I don’t often agree with George W. Bush. However some of his words taken from his 1988 nomination acceptance speech rang a bell with me: ‘Competence is a narrow ideal. Competence makes the trains run on time but doesn’t know where they are going.’
Professor David Canter
Professor David Canter, Director of the Centre for Investigative Psychology at the University of Liverpool, has been made an Honorary Fellow of the Society. This award, currently held by just 25 people, is reserved for psychologists whose work in the application of the discipline of psychology to the practical problems of our society is outstanding.
Professor Canter studied psychology at Liverpool University where he obtained his BA and his PhD in 1969, subsequently holding research posts at Liverpool, Strathclyde and Tokyo Universities, before being appointed as one of the first psychology lecturers at the University of Surrey.
During his time at Surrey he made notable contributions in a number of fields of applied psychology. His early work was in the application of psychology to architecture and the built environment, as well as behaviour in fires and other emergencies, teaching and researching on these topic not only in its broader aspects, but focusing on particular problems in such publications as The Psychology of Place (1977), Designing for Therapeutic Environments (with his wife Sandra Canter), (1979), Fires and Human Behaviour (1980), and Football in Its Place (1989). He also published on the theoretical and methodological aspects of applied psychology.
In the late 1980s he began his innovative work on forensic psychology and identified and named the new subdiscipline of investigative psychology, establishing the first master’s course in this new area. In 1994 he was appointed Professor of Psychology at the University of Liverpool. Here he also established an MSc in investigative psychology, which covers psychological theories, methods and processes as applied to the legal, criminal and civil justice systems and which attracts psychologists and non-psychologists such police officers and social scientists from all over the world.
Professor Canter has since been a major player in the development of offender profiling. In 1986 he was involved in providing guidance to a major police investigation that resulted in the arrest and conviction of John Duffy, the ‘Railway Murderer’, applying his skills as an environmental and social psychologist to a practical problem. As a result he was called on to provide ‘profiles’ for over 150 police investigations and this enabled him to develop the new area of applied psychology of investigative psychology.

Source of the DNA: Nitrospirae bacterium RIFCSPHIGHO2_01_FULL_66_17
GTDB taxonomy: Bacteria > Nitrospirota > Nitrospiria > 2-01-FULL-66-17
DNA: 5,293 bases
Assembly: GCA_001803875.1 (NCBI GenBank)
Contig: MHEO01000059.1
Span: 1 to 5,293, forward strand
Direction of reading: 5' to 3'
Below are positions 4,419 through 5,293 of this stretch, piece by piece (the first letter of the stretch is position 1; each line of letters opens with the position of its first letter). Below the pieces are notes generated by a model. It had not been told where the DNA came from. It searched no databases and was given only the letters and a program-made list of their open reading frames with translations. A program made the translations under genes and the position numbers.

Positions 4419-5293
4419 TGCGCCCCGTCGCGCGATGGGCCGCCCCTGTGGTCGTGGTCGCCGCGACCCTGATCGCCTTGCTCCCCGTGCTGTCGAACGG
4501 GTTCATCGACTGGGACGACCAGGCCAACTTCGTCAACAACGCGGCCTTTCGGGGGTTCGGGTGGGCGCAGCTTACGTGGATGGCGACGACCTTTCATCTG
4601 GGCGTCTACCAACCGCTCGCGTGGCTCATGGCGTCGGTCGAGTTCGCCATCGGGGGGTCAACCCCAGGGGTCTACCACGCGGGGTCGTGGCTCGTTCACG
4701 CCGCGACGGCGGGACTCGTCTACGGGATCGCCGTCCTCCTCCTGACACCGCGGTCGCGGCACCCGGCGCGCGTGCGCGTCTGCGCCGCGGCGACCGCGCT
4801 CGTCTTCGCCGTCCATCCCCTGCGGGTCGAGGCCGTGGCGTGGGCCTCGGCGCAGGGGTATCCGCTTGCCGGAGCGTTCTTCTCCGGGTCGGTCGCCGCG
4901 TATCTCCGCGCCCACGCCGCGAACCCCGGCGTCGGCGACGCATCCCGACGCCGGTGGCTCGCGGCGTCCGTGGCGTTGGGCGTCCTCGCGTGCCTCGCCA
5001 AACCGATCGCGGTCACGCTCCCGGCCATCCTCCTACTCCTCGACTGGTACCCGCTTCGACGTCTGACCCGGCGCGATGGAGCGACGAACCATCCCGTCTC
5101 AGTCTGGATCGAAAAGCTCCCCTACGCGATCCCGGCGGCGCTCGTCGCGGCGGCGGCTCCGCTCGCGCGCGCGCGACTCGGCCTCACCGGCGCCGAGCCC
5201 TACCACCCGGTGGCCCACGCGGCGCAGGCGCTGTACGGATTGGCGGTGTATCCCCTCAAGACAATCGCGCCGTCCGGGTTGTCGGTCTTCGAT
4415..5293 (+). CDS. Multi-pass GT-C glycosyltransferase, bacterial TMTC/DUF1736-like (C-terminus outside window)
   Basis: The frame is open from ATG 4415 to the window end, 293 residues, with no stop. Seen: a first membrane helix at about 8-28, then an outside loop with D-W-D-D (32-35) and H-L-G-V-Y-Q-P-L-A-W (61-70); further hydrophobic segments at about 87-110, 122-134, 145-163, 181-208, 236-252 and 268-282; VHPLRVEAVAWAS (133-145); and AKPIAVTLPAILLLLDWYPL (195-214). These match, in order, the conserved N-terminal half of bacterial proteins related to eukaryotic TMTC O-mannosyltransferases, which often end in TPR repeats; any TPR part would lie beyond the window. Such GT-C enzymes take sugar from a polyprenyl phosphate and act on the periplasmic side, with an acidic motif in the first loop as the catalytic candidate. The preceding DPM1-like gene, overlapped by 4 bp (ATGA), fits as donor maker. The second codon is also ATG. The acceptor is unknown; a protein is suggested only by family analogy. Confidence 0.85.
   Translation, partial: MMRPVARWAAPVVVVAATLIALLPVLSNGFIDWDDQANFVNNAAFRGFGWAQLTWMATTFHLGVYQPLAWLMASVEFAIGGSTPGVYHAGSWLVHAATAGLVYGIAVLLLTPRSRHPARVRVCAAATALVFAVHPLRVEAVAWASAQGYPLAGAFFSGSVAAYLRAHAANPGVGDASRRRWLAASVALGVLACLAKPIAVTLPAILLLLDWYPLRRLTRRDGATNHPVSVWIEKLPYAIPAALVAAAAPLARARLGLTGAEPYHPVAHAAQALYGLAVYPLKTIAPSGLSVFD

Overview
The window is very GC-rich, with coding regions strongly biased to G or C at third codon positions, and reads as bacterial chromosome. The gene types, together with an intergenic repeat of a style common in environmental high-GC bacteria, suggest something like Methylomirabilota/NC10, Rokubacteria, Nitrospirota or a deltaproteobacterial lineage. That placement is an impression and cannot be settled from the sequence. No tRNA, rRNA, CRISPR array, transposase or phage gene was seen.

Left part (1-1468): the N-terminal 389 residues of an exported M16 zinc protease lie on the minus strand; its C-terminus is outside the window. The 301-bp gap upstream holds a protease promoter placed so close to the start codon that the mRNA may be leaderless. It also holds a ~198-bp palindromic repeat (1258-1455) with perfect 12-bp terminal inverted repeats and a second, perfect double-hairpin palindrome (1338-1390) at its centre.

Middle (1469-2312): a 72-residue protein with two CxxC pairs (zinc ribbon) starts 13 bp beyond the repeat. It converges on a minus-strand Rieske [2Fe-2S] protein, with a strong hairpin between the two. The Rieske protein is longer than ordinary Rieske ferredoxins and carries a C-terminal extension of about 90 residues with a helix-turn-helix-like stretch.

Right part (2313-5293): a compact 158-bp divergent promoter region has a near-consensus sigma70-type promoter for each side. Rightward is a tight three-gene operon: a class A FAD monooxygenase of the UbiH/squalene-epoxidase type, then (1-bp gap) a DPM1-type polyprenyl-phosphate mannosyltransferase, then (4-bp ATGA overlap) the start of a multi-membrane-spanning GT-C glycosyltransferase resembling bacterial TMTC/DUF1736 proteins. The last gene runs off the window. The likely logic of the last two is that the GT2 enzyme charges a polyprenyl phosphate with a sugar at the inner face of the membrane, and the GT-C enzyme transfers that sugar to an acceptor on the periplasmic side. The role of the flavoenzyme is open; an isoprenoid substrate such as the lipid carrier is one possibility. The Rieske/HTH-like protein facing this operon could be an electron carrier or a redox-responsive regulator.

He was recently commissioned by the Metropolitan Police Service at Scotland Yard to develop the first ‘Interactive Offender Profiling System’ for use in all forms of criminal investigation.
Professor Canter has published over 20 books and over 300 articles in technical and academic journals as well as contributing to newspapers and many television documentaries, most notably in writing and presenting the Channel 5 series Mapping Murder for Channel 5.
Six senior academic and practitioner psychologists were nominated by the Society to the Academy of Social Sciences in December 2007. All six nominees were successful and the Society would like to congratulate all the new Academicians. The nominees were:
I Professor Ben Fletcher
I Professor Christine Howe
I Professor Peter Kinderman
I Professor Jonathan Potter
I Professor Graham Turpin
I Professor John Weinman
News from the boards
Membership and Professional Training Board
10 March 2008
I Teaching Route to Full Membership of the Division of Teachers and Researchers in Psychology It was noted that the finalising of documentation had been delayed due to difficulties posed by busy work schedules. Final proposals for a competency-based teaching route to Full Membership of the DTRP and Chartered Status will be presented to the September 2008 MPTB.